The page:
I think we legitimately have several axes (pl. of axis and pl. of axe!) here with which to slice up course provision, independent of educationLevel, qualification abbreviation, studyMode, subject and others explicitly defined:
- qualification type: For example - 'GCSE or Equivalent', 'Foundation Degree', 'Postgraduate Qualification' [As an aside, importantly, I note that there is an error in the Data Definitions: there *should* be an element for qualification type; it's in the schemas but not the data definitions. This may help, as there are some useful qualtype vocabularies around that don't necessarily equate simply to 'level'.]
- course type (inter-institution context): For example 'Continuing Professional Development', 'Open Learning', 'Continuing Education', 'Undergraduate', 'Postgraduate Taught', 'Postgraduate Research', 'Summer School', 'Researcher Training'.
- course type (structural component type within an HEIs offerings): For example - 'module', 'programme', 'stage'; as used in the HEAR XML specification
- course type (community practice): see CPD community practice below.
- module / programme relations: could use hasPart / isPartOf, coupled with the structural component type (again as in the HEAR XML specification)
A typical usage in the CPD community might be:
This example is already implemented in the Course Data Programme schema, and the vocabulary is published as a VDEX file here: https://xcri.co.uk/vocabularies/courseTypeCPD1_0.xml.
My view is that communities of practice will have specific requirements for these vocabularies, which will be different in different communities. For example, Graduate Prospects may well wish to split up PG courses into different types, not necessarily linked directly to educationLevel; some "course type" terms might look like educationLevel terms, but they are being used in a different course-based context. For PG courses, you might want to identify CPD, Taught, and Research courses and perhaps researcher training, and these terms might be sufficient in the element. [Bearing in mind that multiple elements are permitted, and we can use xsi:type to prescribe and validate vocabularies.]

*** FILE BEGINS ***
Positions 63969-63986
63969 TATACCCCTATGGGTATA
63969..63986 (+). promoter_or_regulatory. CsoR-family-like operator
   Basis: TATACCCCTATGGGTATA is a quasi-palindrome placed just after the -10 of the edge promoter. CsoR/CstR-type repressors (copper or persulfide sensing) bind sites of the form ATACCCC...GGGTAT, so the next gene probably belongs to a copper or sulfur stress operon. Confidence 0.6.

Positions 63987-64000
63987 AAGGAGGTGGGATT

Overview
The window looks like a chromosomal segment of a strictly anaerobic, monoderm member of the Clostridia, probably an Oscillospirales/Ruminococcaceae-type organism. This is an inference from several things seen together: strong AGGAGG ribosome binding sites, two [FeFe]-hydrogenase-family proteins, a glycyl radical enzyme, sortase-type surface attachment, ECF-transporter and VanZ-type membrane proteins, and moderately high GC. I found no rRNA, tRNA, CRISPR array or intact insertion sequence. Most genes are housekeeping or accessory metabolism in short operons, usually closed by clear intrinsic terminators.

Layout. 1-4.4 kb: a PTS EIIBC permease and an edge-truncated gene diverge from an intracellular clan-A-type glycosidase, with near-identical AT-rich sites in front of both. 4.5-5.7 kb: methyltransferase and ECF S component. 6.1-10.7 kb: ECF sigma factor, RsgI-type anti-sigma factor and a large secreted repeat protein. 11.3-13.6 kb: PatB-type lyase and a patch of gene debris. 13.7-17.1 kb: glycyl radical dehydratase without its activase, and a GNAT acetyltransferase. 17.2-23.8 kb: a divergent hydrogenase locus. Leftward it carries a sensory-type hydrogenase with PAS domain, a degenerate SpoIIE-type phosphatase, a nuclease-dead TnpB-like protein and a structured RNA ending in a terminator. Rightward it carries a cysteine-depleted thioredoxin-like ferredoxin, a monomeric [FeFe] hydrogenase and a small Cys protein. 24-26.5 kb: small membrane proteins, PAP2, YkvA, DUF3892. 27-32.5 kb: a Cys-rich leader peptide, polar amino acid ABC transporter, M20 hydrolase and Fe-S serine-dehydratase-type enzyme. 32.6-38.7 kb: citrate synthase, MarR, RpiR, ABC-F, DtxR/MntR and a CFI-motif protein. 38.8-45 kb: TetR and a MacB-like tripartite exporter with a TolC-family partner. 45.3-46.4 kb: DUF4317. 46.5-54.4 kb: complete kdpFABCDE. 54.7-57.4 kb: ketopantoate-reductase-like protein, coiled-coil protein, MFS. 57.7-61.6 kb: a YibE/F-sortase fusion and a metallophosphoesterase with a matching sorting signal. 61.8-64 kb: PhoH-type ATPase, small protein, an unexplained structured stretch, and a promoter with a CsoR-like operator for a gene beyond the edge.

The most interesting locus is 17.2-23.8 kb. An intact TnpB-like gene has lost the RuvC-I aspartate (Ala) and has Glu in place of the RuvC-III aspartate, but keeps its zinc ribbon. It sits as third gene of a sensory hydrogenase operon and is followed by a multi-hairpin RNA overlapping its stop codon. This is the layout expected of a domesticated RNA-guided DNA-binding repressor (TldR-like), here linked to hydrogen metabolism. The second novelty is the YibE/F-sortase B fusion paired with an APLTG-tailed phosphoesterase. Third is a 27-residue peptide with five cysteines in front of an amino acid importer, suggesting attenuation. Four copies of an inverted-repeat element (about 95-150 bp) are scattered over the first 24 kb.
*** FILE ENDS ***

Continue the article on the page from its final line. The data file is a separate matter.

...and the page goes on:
So there are many ways to slice and dice chunks of course provision, and XCRI-CAP 1.2 has elements that can enable this. We collectively need to determine what chunks need identification over and above the reasonably well specified stuff like subject, educationLevel and study mode. We can implement multiple vocabulary elements if required - a type vocab doesn't have to have mutually exclusive terms. And in my experience starting with agreement on a small number of terms is better than trying to get to an all-encompassing vocabulary before using it.
Here's 3, for a small start.
- 'Continuing Professional Development'
Implement with the following XML:
And also some components:
Implement with the the following XML:
These will validate against the Course Data Programme schema, but should be considered a pilot implementation.